Even when judgments are based on the representativeness heuristic, there may be an underlying stratum of probabilistic thinking. In many of the problems studied by Kahneman and Tversky, people probably conceive of the underlying process as random, but they lack a means of making use of their intuitions about randomness and they fall back on representativeness.
Adjustment and Anchoring:
Biases in the evaluation of compound events are particularly significant in the context of planning. The successful completion of an undertaking, such as the development of a new product, typically has a conjunctive character: for the undertaking to succeed, each of a series of events must occur. Even when each of these events is very likely, the overall probability of success can be quite low if the number of events is large. The general tendency to overestimate the probability of conjunctive events leads to unwarranted optimism in the evaluation of the likelihood that a plan will succeed or that a project will be completed on time. Conversely, disjunctive structures are typically encountered in the evaluation of risks. A complex system, such as a nuclear reactor or a human body, will malfunction if any of its essential components fails. Even when the likelihood of failure in each component is slight, the probability of an overall failure can be high if many components are involved. Because of anchoring, people will tend to underestimate the probabilities of failure in complex systems.
The subjects state overly narrow confidence intervals which reflect more certainty than is justified by their knowledge about the assessed quantities.
Anchoring in the assessment of subjective probability distributions.: the subjects state overly narrow confidence intervals which reflect more certainty than is justified by their knowledge about the assessed quantities
it is natural to begin by thinking about one's best estimate of the parameter and to adjust this value upward. If this adjustment like most others is insufficient, then the upper value of the distribution will not be sufficiently extreme. A similar anchoring effect will occur in the selection of the lower value of the distribution, which is presumably obtained by adjusting one's best estimate downward. Consequently, the confidence interval between the lower and upper values of the distribution will be too narrow, and the assessed probability distribution will be too tight.
Availability which is discussed above, is affected by various factors which are not related to actual frequency. If the availability heuristic is applied, then such factors will affect the perceived frequency of classes and the subjective probability of events. Consequently, not only does the use of the availability heuristic leads to systematic biases, there are also effects on the statistical picture which is pictured by us as a result.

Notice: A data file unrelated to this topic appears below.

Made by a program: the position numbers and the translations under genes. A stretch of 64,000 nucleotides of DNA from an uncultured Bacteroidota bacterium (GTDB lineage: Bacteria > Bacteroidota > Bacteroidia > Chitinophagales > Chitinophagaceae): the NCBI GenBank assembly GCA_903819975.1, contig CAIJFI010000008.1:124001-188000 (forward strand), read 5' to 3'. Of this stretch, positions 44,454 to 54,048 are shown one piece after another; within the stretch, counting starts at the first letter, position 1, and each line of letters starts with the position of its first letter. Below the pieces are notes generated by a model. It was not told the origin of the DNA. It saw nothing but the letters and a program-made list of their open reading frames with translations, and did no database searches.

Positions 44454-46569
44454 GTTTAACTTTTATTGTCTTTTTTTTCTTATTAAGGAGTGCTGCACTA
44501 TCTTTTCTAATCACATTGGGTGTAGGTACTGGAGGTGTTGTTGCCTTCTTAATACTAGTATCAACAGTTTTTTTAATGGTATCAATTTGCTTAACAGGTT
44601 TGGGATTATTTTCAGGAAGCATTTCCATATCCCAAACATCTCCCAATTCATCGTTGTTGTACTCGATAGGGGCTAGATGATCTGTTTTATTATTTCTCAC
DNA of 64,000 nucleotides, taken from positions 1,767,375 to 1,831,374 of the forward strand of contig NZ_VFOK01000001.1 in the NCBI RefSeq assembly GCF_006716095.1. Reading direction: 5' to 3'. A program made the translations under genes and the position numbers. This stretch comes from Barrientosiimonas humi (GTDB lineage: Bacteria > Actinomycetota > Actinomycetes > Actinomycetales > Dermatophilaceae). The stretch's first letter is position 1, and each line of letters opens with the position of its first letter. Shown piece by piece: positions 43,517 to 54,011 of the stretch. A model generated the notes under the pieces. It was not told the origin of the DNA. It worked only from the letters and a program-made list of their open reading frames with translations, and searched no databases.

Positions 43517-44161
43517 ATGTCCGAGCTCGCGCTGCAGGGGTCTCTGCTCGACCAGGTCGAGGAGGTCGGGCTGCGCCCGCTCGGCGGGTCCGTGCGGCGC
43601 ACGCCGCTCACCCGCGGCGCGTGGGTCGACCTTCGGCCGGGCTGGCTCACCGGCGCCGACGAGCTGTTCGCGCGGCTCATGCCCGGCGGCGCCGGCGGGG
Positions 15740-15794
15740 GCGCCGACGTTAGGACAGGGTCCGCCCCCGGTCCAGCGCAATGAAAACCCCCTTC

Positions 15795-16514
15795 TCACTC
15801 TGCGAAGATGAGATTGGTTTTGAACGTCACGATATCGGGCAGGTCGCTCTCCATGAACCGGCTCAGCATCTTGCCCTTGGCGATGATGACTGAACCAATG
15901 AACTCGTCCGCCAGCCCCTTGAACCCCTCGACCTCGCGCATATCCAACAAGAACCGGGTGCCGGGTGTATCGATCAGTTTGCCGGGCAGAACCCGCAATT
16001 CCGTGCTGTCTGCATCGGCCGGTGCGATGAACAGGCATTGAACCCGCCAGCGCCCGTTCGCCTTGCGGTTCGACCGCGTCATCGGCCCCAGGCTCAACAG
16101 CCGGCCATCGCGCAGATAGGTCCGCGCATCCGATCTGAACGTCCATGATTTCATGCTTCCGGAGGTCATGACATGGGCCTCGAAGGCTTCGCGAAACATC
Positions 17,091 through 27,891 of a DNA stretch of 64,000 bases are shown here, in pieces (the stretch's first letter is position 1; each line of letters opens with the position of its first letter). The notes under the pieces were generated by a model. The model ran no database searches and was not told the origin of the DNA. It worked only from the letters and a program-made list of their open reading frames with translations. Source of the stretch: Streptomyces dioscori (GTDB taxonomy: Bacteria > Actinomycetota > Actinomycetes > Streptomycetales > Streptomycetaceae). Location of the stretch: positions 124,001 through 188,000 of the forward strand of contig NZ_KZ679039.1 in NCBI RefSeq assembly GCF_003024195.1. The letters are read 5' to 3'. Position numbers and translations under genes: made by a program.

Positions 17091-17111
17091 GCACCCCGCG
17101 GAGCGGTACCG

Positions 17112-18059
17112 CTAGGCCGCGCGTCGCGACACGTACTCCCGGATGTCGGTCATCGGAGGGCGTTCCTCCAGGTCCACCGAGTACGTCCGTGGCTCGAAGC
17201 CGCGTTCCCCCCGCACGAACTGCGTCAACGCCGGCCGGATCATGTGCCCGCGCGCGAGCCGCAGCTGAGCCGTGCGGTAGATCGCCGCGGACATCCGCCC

“Errors” in probabilistic reasoning are in fact not violations of probability
Most so-called “errors” in probabilistic reasoning are in fact not violations of probability theory. Examples of such “errors” include overconfidence bias, conjunction fallacy, and base-rate neglect.
Over-confidence bias-systematic discrepancy between confidence and relative frequency is termed “overconfidence.”
Has probability theory been violated if one’s degree of belief (confidence) in a single event (i.e., that a particular answer is correct) is different from the relative frequency of correct answers one generates in the long run? The answer is “no.” It is in fact not a violation according to several interpretations of probability. According to the frequentists, probability theory is about frequencies, not about single events. To compare the two means comparing apples with oranges. According to subjectivists a discrepancy between confidence and relative frequency is not a “bias,” albeit for diff erent reasons. For a subjectivist, probability is about single events, but rationality is identified with the internal consistency of subjective probabilities. So, in conclusion, a discrepancy between confidence in single events and relative frequencies in the long run is not an error or a violation of probability theory from many experts’ points of view. It only looks so from a narrow interpretation of probability that blurs the distinction between single events and frequencies fundamental to probability theory. 
The original demonstration of the “Conjunction fallacy” was with problems involving matching a description of a lady, with a) her profession and b) her profession and an activity she was involved in. Subjects were asked which of two alternatives was more probable. Tversky and Kahneman, however, argued that the “correct” answer is a), because the probability of a conjunction of two events, such as b), can never be greater than that of one of its constituents. They explained this “fallacy” as induced by the representativeness heuristic. They assumed that judgments were based on the match (similarity, representativeness) between the description of the lady and the